Nuclear crisis at Fukushima continues to unfold: 3 reports by PBS NewsHour's Miles O'Brien (video)


#21

Science correspondent?
Nuclide
Not nucleoide.
Not nucleotide.


#22

Germany disagrees with you.


#23

God, this is so frustrating.

Nuclear is the only alternative to coal that is potentially scalable enough to replace coal for the majority of human energy needs across the world, and coal is so fucking dangerous that it would take 25 full-scale nuclear meltdowns a year to equal the death rate caused by coal plants operating normally. The nuclear waste we're all so terrified of is less radioactive than coal ash. More on the dangers of coal vs. nuclear; more. But we all act as if nuclear is a terrible scourge that must be eradicated this instant, and coal is just an inconvenience that we should probably think about replacing with some nebulous complex of sustainable sources whenever we can manage to get around to it.

At Boing Boing, we're all very fond of mocking the people who are mortally terrified of airplanes being hijacked by terrorists but don't care at all that driving is hundreds of times more deadly. Demonizing nuclear power makes exactly the same mistake. The tens of thousands of cancer deaths from coal are easy to gloss over, so we do, and no amount of evidence will make us stop.


#24

Nuclear is the only alternative to coal that is potentially scalable enough to replace coal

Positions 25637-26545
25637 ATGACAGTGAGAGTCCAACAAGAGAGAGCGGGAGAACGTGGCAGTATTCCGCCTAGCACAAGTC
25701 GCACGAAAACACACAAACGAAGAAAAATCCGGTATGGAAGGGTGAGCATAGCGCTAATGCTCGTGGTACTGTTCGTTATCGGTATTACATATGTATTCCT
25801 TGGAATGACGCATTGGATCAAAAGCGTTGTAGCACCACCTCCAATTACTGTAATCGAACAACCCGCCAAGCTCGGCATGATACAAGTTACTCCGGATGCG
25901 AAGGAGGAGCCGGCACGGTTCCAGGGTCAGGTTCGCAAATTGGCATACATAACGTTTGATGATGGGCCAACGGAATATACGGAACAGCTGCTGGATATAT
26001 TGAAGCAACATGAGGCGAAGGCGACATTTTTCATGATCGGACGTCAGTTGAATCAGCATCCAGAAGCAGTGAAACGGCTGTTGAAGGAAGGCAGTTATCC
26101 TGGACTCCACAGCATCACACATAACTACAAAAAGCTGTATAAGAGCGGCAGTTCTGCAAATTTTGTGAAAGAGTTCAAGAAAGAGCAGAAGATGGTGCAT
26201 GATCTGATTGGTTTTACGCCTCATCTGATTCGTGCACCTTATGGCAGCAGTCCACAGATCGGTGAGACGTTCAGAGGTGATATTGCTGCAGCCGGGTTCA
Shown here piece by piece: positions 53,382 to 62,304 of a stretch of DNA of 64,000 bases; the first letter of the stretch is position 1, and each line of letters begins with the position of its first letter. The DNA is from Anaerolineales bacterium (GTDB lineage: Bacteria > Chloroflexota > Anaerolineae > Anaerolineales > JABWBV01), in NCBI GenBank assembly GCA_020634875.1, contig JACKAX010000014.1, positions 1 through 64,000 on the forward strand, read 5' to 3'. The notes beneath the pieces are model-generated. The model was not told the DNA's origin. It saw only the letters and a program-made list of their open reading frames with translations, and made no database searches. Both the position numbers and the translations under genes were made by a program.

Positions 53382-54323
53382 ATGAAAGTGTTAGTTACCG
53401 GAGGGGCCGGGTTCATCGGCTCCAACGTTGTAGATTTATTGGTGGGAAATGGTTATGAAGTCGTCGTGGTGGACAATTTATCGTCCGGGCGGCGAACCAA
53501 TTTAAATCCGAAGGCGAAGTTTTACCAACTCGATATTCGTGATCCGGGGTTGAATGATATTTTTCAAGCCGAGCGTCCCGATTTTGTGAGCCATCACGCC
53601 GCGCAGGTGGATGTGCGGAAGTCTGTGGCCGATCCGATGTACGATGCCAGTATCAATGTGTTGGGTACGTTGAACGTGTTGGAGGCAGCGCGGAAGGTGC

And, that's an industry lie. Expand your research horizons beyond industry "think tanks".


#25

Coming from Scotland I have this weird perspective on energy.
Obviously, a lot of the economy is driven by oil and gas but our renewable energy sources seem to be quite good and getting better.

There's great research with wave energy going on and the First Minister (to his major detriment at a sensitive time) has implemented a fairly extensive program of wind turbines across the country.

And now I hear that fusion is yielding a (tiny) surplus. If the only output from the nuclear plant is some non-radioactive steam, could the 'nuclear option' ever become palatable? And what about liquid thorium reactors? Aren't they a 'safe' way to do responsible nuclear power. Or can those two words not coexist in a sentence?


#26

You conveniently left out the second half of my quote. What I said in said in full was....

Taking someone else's statements out of context is pretty inexcusible. When someone follows up a statement with another that qualifies the first, they necessarily must be treated as a single unit.

But even putting that aside, your argumentation itself is also rather flimsy.

You make an ad hominem attack accusing me of lacking humanity. You put words in my mouth and distort my actual argumentation vis-a-vis other power production methods. You make another ad hominem attack accusing me of being an ignorant victim of a supposed nebulous "industry campaign" conspiracy. You make yet another ad hominem attack accusing me of not thinking for myself and merely mindlessly repeating the words of others.

You claim wind and solar power inefficiencies do not exist, when they quite obviously do. There is a measure for this sort of thing (because it's a vitally important thing to measure) called capacity factor. The capacity factor of wind, solar, and biomass (taken together) is around 33%. The capacity factor of nuclear energy is roughly 90%.

Importantly, capacity factor is only one measure of efficiency which we're concerned with. There are other vital considerations as well, such as the energy density of a plant's chosen form of fuel. Nuclear wins with no contest, as the famed Randall Munroe helpfully and humorously demonstrates. The amount of fissionable materials required to produce a given amount of electricity is a mere iota of what other power generation methods require.